Asplin J held that the MNRPF is a “frozen” scheme. Non-statutory revaluation, applicable to pensionable service accrued before closure, does not constitute continued accrual:
“the service to which the Scheme relates is all in the past… It is service to which the Scheme “related” in the past tense. The benefit accrued as 31 May 2001 when [members] ceased to accrue years of service under the Scheme and the right to revaluation at a particular level is inherent in the accrued benefit as at that date… The right to enhanced revaluation had already been earned by reference to service before 31 May 2001 and had accrued at that date.”
It was further held that “there was no employment to which the scheme relates (present tense) and there were no active members in the statutory sense. There were no members in “pensionable service”.”
While the point at issue in the case was one of non-statutory revaluation, the case has implications for schemes that are closed to future accrual but retain a final salary link to members’ benefits. Apslin J’s findings that cessation of pensionable service meant that there were no “active members” and so the scheme was a frozen scheme, can be applied to schemes where the scheme is closed to future accrual but retains a final salary link i.e. such schemes may be regarded as frozen schemes for the purposes of the employer debt legislation. However, Asplin J’s judgment is particular to the facts of the case before her.
4. HMRC's further VAT guidance 'tunes in' on tripartite agreements
HMRC has issued further guidance on the recovery by employers of VAT for management services (i.e. administration and management of the assets of the fund) in respect of DB pension schemes. This builds on earlier guidance issued by HMRC, which sets out the general conditions under which employers can deduct VAT for pension management services.
In the earlier guidance, HMRC had stated that VAT incurred in relation to fund management services will only be deductible if the employer is a party to the contract for the services, has paid for the services and has been the recipient of the services. As management services are normally provided to scheme trustees, tripartite agreements between the service provider, trustees and the employer may be a way of meeting HMRC’s requirements. (For our update on the earlier HMRC guidance, click here.)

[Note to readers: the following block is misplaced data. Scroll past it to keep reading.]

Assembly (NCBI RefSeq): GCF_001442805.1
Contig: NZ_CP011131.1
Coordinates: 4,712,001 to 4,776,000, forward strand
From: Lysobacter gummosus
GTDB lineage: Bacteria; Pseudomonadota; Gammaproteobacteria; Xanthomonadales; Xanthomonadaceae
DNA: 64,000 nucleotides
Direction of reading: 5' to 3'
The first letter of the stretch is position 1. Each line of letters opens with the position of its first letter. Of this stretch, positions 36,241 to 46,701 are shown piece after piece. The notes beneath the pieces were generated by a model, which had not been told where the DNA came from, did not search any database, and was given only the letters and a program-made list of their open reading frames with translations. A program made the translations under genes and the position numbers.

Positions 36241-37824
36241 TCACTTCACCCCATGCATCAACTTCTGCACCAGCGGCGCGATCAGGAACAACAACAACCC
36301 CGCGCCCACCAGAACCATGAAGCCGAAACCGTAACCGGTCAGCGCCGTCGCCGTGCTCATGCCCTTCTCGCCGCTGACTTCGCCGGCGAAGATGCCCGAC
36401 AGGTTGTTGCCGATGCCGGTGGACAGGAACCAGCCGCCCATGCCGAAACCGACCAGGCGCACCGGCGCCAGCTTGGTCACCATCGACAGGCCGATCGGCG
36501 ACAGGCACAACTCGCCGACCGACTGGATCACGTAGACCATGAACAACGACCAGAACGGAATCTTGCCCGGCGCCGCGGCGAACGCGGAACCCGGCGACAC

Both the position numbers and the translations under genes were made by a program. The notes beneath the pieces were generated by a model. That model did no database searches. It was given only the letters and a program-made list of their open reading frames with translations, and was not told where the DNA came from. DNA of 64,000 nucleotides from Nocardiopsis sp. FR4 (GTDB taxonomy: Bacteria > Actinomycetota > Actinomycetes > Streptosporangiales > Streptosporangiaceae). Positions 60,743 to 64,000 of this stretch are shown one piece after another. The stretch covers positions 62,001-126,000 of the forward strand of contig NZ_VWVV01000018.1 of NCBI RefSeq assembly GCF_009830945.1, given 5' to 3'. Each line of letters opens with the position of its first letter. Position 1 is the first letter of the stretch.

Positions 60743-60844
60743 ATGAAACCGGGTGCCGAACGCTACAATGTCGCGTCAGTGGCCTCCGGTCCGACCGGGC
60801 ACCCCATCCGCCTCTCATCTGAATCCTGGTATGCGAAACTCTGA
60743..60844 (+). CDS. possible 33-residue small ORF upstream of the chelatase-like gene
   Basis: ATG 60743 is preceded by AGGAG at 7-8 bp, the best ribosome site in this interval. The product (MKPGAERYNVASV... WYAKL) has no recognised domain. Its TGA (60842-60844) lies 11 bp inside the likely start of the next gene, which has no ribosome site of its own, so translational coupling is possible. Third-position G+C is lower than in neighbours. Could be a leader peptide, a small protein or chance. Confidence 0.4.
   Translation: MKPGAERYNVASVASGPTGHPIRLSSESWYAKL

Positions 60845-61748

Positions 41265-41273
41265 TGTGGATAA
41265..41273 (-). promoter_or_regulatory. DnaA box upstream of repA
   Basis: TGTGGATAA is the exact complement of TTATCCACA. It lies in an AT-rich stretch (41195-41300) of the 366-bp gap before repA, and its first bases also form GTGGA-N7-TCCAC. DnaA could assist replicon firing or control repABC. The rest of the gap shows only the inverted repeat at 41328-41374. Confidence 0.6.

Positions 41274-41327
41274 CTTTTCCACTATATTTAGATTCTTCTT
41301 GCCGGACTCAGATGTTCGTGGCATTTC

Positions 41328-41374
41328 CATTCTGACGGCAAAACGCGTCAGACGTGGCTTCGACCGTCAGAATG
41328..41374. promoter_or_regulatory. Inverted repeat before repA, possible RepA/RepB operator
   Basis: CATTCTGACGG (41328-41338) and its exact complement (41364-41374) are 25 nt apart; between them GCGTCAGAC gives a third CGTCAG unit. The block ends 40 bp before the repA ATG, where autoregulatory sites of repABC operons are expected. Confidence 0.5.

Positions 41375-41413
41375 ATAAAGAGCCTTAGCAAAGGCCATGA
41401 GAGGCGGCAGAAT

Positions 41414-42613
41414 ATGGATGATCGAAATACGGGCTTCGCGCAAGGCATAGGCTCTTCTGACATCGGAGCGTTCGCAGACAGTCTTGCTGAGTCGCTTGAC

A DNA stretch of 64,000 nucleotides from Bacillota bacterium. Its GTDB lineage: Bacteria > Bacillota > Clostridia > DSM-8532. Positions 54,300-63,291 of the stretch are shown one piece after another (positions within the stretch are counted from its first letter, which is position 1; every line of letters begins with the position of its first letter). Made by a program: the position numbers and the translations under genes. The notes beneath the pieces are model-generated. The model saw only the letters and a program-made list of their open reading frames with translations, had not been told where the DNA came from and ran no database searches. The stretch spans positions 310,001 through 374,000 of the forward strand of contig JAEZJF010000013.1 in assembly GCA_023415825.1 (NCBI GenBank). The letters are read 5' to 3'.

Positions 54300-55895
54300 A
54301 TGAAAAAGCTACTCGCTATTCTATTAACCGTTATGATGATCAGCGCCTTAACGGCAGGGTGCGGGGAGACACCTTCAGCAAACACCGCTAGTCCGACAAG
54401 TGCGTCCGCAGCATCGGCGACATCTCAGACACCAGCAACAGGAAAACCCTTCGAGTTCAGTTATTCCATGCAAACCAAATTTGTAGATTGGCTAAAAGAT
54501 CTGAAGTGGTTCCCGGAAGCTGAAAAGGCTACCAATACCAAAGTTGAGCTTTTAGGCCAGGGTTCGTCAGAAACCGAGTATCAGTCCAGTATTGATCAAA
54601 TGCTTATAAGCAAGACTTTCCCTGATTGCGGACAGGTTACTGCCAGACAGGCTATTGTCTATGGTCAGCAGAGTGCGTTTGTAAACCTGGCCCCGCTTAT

The new brief sets out the minimum terms HMRC would expect in a tripartite agreement for management services in relation to which the employer may recover VAT:
- The employer must be the recipient of the services and have the right to request fund performance reports. This is so, even if the trustees’ appoint the service provider and/or can stipulate when performance reports will be withheld (such as where there is a conflict of interest).
- The employer must directly pay the service provider for the services and must be issued with a VAT invoice for the full cost of the supply. It is not sufficient for the employer to make an equivalent increase in fund contributions.
- The service provider must be able to pursue the employer for payment of the service fees and only in circumstances where the employer is unlikely to pay (such as where the employer is in administration).
- The employer must have a right to terminate the contract (even if this is with the trustees prior written consent). This can be in addition to any right the scheme trustees have to terminate the contract unilaterally.
HMRC has also stated that if the employer recharges the cost of the services to the scheme, this will be treated as a supply by the employer and hence be subject to VAT. However, HMRC accepts that trustees may legitimately make adjustments to the schedule of contributions to take into account service fees paid by the employer.
This guidance will assist employers and trustees of DB schemes to put in place tripartite agreements that will enable employers to deduct VAT paid on the services (although potential conflicts of interest may make the precise terms of such agreements difficult for trustees to agree in practice).
It is unfortunate that HMRC are saying that where employers recharge the cost of services back to the scheme, this will be a supply by the employer and hence be subject to VAT. Employers who have such recharging arrangements in place must consider carefully whether VAT is recoverable in such a situation and if necessary liaise directly with HMRC.
The guidance does not provide any further assistance in relation to other types of pension schemes (such as defined contribution and hybrid) or assistance on other types of professional services (such as legal, actuarial and accounting services). HMRC is reviewing these issues and intends to provide guidance later this year.
5. Pensions Tax Manual to replace the Registered Pension Schemes Manual
The Registered Pension Schemes Manual is to be replaced by the Pensions Tax manual. HMRC have produced the draft Pensions Tax Manual and will finalise it in the summer when comments on the draft have been received. The (draft) Pensions Tax Manual is available here.